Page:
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Systematic review with meta-analysis
Smoking cessation for hospitalised patients: intensive behavioural counselling started in hospital and continued after discharge increases quit rates; with additional benefit from adding nicotine replacement therapy
  1. Jennifer Bowman,
  2. Emily Alice Stockings
  1. School of Psychology, University of Newcastle, Callaghan, New South Wales, Australia
  1. Correspondence to: Dr Jennifer Bowman
    School of Psychology, University of Newcastle, University Drive, Callaghan, NSW 2308, Australia; Jenny.Bowman{at}

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Commentary on: Rigotti NA, Clair C, Munafò MR, et al. Interventions for smoking cessation in hospitalised patients. Cochrane Database Syst Rev 2012;5:CD001837.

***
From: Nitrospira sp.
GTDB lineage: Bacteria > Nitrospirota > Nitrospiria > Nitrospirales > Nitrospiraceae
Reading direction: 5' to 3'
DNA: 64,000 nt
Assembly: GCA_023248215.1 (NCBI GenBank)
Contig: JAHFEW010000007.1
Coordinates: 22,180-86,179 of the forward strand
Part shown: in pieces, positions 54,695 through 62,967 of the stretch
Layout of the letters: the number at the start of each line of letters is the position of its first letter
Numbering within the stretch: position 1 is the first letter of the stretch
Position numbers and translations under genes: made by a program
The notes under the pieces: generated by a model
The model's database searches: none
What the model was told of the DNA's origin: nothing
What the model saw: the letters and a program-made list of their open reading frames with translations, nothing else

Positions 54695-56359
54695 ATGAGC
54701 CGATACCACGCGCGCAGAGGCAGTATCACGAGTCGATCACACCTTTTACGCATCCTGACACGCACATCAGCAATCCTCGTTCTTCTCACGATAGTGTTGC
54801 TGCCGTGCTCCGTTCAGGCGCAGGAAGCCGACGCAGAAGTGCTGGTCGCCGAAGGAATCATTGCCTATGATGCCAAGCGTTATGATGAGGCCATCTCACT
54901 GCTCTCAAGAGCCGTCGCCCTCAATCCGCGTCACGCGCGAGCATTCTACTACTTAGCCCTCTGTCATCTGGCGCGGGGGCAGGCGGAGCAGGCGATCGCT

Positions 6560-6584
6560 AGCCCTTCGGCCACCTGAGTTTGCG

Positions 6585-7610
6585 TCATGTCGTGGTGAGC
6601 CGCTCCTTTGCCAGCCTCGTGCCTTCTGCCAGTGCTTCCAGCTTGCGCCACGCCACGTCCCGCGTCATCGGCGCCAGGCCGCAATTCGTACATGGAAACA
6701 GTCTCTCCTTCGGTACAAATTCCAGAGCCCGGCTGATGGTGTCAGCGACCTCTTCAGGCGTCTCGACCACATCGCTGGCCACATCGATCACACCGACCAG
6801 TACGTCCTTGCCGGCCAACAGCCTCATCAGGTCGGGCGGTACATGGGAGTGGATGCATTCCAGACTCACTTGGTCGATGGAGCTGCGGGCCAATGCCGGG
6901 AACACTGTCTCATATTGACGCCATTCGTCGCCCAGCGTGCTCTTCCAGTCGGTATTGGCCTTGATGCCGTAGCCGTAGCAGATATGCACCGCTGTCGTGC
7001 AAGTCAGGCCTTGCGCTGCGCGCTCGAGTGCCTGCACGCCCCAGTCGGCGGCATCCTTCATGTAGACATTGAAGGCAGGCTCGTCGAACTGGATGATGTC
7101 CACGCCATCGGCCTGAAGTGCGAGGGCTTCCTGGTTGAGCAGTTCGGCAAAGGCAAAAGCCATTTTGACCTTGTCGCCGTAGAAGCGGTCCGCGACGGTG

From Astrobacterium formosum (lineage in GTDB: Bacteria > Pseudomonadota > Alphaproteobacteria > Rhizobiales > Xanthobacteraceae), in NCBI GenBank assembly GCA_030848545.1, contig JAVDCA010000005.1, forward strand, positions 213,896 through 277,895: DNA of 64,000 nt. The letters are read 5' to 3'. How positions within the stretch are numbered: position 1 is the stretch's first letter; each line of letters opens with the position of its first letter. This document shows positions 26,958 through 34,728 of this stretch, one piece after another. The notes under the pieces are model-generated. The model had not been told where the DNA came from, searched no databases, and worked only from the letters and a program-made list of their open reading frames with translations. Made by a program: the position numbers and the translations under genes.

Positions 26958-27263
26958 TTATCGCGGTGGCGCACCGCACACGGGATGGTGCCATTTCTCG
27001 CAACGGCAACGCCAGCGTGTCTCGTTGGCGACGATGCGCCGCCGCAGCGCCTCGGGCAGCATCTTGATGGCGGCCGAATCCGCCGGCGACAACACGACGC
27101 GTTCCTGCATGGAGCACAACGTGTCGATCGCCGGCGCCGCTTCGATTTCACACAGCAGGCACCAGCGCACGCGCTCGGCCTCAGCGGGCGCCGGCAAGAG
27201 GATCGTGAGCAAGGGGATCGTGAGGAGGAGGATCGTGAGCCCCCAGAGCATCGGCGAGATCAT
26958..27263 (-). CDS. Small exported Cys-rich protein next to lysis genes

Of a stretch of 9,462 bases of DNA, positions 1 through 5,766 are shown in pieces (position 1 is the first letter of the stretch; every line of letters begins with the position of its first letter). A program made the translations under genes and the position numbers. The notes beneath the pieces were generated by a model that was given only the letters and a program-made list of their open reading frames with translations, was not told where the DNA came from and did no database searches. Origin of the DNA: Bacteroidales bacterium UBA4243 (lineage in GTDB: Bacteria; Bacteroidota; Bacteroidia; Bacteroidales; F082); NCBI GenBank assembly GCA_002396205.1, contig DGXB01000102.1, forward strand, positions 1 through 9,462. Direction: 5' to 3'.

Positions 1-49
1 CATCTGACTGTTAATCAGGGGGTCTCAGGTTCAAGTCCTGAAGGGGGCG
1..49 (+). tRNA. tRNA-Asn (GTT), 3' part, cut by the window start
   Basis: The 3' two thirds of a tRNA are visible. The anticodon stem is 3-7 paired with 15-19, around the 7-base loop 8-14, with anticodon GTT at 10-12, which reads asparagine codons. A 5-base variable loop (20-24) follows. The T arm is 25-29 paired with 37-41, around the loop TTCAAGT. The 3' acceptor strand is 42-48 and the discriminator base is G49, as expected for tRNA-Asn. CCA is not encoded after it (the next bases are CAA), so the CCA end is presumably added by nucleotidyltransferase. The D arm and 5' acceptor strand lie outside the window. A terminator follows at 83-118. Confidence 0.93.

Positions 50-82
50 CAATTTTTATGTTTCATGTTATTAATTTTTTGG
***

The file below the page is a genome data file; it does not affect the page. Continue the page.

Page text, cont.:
Implications for practice and research

  • Hospital-initiated smoking cessation intervention, continued postdischarge for at least 1 month, should become standard practice in all (general) hospital settings.

  • A smoking cessation intervention should be initiated with every smoker during a hospital stay.

  • An important yet neglected area of research is the effectiveness of smoking cessation interventions initiated within psychiatric hospital settings.


The provision of a smoking cessation intervention in all clinical healthcare settings has been strongly recommended by expert international reviews.1 The aim of this review was to determine the effectiveness of smoking cessation interventions initiated in the hospital setting, building on an earlier 2007 review.2


A systematic …

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  • Competing interests None.